What are you searching for?
News & Publications

Individuals Tax planning ideas for the year ended 5 April 2011

◄  Return to News
16 March 2011

Whilst the Government is after every penny it can get to bolster public finances, you should review your tax position to ensure you are paying no more tax than you need to. These ideas are just a sample and are not covered in detail. To talk through your specific circumstances please speak to your usual Hazlewoods contact.

1. If you are a couple and one spouse has little or no taxable income – transfer income producing assets
It is often the case that one spouse has significant income some of which is taxed at the higher rate (40%) or the additional rate (50%). While the other spouse has not fully used their basic rate band or even their personal allowance. If you have income-producing assets you should see if they can be held more tax efficiently. The transfer of property and investments between spouses generally does not raise concerns with HMRC. However, more care should be taken if it is shares in a private company.

2. If your income is between £100,000 and £112,950 – reduce it
If your income is between £100,000 and £112,950 you can achieve an effective tax saving of 60% if you reduce it to below £100,000. This could be done by making a gift aid or pension payment.

3. Use your Capital Gains Tax (CGT) annual exemption
Husbands and wives each have a CGT annual exemption of £10,100 for the current tax year. At the mainstream CGT rate of 28% this can be worth £5,656 per couple, so make sure you are using both exemptions as fully as possible.

4. Make use of your Inheritance Tax (IHT) exemptions and reliefs
The IHT nil rate band has been frozen at £325,000 until at least 2014/15. It is therefore more important than ever to use the exemptions and reliefs available to you. Most gifts you make during your lifetime will be exempt from IHT as long as you survive seven years from the date you make the gift. Other exempt gifts include regular gifts made out of excess income, and a gift of up to £5,000 to a child when they marry. If you would like a copy of our factsheet about IHT which includes a list of the basic exemptions speak to your usual Hazlewoods contact.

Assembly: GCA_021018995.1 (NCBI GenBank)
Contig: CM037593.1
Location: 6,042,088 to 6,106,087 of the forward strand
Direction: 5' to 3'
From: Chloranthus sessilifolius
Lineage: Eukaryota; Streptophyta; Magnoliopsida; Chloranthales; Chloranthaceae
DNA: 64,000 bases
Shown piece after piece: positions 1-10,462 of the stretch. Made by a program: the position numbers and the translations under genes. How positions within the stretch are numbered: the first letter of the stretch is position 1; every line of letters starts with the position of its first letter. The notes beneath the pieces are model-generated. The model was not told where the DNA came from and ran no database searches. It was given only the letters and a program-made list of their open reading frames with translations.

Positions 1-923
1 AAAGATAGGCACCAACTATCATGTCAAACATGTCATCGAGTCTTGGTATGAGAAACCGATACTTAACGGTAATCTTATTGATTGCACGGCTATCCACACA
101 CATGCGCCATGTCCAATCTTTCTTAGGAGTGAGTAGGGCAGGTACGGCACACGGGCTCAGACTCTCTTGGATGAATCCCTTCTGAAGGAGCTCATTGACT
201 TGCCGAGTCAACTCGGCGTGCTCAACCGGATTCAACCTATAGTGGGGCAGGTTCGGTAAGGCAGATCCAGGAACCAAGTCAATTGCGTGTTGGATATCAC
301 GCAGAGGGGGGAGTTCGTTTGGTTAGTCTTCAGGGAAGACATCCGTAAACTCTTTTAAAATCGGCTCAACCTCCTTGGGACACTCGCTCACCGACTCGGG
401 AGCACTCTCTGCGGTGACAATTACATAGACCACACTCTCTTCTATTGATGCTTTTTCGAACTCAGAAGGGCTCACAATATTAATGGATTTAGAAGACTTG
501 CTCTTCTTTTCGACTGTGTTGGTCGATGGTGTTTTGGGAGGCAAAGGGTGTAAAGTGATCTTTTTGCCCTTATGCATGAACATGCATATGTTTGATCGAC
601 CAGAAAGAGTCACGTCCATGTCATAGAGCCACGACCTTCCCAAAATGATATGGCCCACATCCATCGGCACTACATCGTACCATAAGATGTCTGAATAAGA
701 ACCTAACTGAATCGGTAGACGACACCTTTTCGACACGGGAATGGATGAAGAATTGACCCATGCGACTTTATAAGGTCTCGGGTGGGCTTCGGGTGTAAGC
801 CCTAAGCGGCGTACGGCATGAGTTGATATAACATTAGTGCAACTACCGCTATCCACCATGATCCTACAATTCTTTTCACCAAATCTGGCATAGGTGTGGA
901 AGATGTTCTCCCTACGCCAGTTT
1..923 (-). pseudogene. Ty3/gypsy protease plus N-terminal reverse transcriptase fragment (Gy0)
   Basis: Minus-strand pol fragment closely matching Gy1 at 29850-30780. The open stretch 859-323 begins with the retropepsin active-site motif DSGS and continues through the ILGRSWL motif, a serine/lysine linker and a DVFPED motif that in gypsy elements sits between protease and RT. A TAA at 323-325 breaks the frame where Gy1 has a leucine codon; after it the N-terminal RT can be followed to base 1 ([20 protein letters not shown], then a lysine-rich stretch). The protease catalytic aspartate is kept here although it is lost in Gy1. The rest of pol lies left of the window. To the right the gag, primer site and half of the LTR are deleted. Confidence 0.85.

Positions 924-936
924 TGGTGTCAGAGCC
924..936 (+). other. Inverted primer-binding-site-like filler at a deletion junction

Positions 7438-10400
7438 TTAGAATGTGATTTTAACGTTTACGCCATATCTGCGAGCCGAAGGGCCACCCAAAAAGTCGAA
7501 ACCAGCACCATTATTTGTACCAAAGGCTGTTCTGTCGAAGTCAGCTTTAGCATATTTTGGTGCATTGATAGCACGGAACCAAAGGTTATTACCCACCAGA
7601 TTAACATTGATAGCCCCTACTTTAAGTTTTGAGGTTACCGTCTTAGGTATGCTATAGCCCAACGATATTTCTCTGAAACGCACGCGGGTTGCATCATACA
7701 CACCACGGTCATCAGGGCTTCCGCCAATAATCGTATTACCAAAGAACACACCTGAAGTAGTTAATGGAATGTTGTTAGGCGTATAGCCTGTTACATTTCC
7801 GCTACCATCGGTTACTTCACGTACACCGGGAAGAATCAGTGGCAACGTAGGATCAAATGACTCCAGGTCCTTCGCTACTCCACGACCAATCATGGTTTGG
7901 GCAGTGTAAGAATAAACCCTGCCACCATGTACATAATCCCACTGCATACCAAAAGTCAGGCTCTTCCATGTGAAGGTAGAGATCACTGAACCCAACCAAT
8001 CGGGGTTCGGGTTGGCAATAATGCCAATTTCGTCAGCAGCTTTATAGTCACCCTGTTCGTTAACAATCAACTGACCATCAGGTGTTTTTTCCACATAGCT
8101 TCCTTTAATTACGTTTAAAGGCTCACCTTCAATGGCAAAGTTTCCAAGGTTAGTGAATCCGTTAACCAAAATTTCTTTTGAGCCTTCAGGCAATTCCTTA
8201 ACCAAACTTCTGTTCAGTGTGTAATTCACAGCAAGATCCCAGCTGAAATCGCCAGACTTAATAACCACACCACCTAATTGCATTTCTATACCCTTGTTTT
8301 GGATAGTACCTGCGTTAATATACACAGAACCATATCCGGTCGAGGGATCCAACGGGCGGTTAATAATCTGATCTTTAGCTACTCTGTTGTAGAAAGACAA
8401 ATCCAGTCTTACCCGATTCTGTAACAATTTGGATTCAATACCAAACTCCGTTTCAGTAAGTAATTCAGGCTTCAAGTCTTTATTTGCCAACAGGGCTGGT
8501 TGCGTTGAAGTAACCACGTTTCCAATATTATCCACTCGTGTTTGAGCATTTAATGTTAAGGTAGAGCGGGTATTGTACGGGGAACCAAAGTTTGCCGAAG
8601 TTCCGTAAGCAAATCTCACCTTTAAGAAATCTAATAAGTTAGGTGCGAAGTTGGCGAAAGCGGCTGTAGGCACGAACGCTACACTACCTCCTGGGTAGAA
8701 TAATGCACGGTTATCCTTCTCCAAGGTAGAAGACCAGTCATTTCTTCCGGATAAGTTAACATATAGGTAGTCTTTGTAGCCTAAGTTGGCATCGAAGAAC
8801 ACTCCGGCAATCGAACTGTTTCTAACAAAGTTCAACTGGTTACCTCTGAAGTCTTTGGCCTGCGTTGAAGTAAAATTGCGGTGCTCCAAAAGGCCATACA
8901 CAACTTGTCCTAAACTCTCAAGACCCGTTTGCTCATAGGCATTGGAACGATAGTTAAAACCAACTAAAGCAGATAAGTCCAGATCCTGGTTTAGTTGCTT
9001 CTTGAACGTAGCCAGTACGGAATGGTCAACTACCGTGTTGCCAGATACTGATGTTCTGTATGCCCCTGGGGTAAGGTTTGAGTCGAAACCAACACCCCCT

5. Maximise your ISA investments
The annual savings allowance for 2010/11 is £10,200 of which £5,100 can be in cash. Hazlewoods Financial Planning can help with this.

6. Use children’s personal allowances
Children have tax allowances to use against their income. Generally parents are not allowed to transfer investments to their children without suffering tax consequences. However, if the annual income received by a child from capital provided by a parent is less than £100, there will be no tax suffered by the parent.

7. Make the most of Child Trust Funds – if lucky enough to have one
Children born on or after 1 September 2002 but before 3 January 2011 that live in the UK, have Child Benefit claimed for them and are not subject to any immigration restrictions are entitled to a Child Trust Fund (CTF) account.
If a child has an account, parents, family and friends can contribute up to £1,200 between them per year into the child’s CTF, without the parent or child being taxed on any income or gains from the fund.

8. Maximise furnished holiday lettings reliefs
If you have a qualifying UK or EEA based holiday letting activity you should maximise the available beneficial tax breaks before they change on 6 April 2011.

9. If you are planning to leave the UK plan carefully
If you are leaving the UK and intend to become non-UK resident for tax purposes, you need to plan carefully.

  • The rules on non-residence have changed in recent years, in particular you should:
  • Consider the timing of your departure because residence status normally applies for the whole year.
    Plan your visits to the UK carefully and keep some ‘spare’ days in case of emergencies.

10. Check your record keeping
HMRC are becoming more targeted in their approach to tackling tax avoidance and evasion and good record keeping is essential.